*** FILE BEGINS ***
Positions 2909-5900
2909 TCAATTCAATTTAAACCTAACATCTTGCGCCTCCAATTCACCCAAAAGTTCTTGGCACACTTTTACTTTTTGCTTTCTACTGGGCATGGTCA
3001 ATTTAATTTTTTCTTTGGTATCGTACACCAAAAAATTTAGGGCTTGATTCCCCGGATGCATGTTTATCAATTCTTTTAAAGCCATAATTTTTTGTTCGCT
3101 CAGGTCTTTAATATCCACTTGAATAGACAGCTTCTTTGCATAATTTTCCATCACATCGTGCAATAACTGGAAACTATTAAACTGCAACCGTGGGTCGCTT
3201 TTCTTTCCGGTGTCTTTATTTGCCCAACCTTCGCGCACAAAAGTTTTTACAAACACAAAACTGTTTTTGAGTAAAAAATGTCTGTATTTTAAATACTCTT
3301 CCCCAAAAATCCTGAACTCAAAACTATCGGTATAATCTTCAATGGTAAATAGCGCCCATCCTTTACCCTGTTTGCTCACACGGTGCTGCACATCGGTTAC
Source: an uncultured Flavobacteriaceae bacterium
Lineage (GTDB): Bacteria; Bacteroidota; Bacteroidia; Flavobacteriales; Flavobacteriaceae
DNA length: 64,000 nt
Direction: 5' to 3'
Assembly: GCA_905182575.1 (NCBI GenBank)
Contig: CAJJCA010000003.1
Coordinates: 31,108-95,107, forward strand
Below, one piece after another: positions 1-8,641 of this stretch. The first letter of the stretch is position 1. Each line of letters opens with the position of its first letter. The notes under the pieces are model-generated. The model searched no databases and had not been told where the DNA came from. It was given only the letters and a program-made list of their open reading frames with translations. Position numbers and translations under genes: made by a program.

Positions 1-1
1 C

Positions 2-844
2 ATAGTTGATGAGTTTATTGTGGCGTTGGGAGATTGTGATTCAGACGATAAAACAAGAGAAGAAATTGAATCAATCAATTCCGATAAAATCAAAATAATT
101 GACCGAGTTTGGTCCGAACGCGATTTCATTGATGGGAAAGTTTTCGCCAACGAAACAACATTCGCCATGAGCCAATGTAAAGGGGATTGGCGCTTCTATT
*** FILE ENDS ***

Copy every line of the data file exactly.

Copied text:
Positions 2909-5900
2909 TCAATTCAATTTAAACCTAACATCTTGCGCCTCCAATTCACCCAAAAGTTCTTGGCACACTTTTACTTTTTGCTTTCTACTGGGCATGGTCA
3001 ATTTAATTTTTTCTTTGGTATCGTACACCAAAAAATTTAGGGCTTGATTCCCCGGATGCATGTTTATCAATTCTTTTAAAGCCATAATTTTTTGTTCGCT
3101 CAGGTCTTTAATATCCACTTGAATAGACAGCTTCTTTGCATAATTTTCCATCACATCGTGCAATAACTGGAAACTATTAAACTGCAACCGTGGGTCGCTT
3201 TTCTTTCCGGTGTCTTTATTTGCCCAACCTTCGCGCACAAAAGTTTTTACAAACACAAAACTGTTTTTGAGTAAAAAATGTCTGTATTTTAAATACTCTT
3301 CCCCAAAAATCCTGAACTCAAAACTATCGGTATAATCTTCAATGGTAAATAGCGCCCATCCTTTACCCTGTTTGCTCACACGGTGCTGCACATCGGTTAC
Source: an uncultured Flavobacteriaceae bacterium
Lineage (GTDB): Bacteria; Bacteroidota; Bacteroidia; Flavobacteriales; Flavobacteriaceae
DNA length: 64,000 nt
Direction: 5' to 3'
Assembly: GCA_905182575.1 (NCBI GenBank)
Contig: CAJJCA010000003.1
Coordinates: 31,108-95,107, forward strand
Below, one piece after another: positions 1-8,641 of this stretch. The first letter of the stretch is position 1. Each line of letters opens with the position of its first letter. The notes under the pieces are model-generated. The model searched no databases and had not been told where the DNA came from. It was given only the letters and a program-made list of their open reading frames with translations. Position numbers and translations under genes: made by a program.

Positions 1-1
1 C

Positions 2-844
2 ATAGTTGATGAGTTTATTGTGGCGTTGGGAGATTGTGATTCAGACGATAAAACAAGAGAAGAAATTGAATCAATCAATTCCGATAAAATCAAAATAATT
101 GACCGAGTTTGGTCCGAACGCGATTTCATTGATGGGAAAGTTTTCGCCAACGAAACAACATTCGCCATGAGCCAATGTAAAGGGGATTGGCGCTTCTATT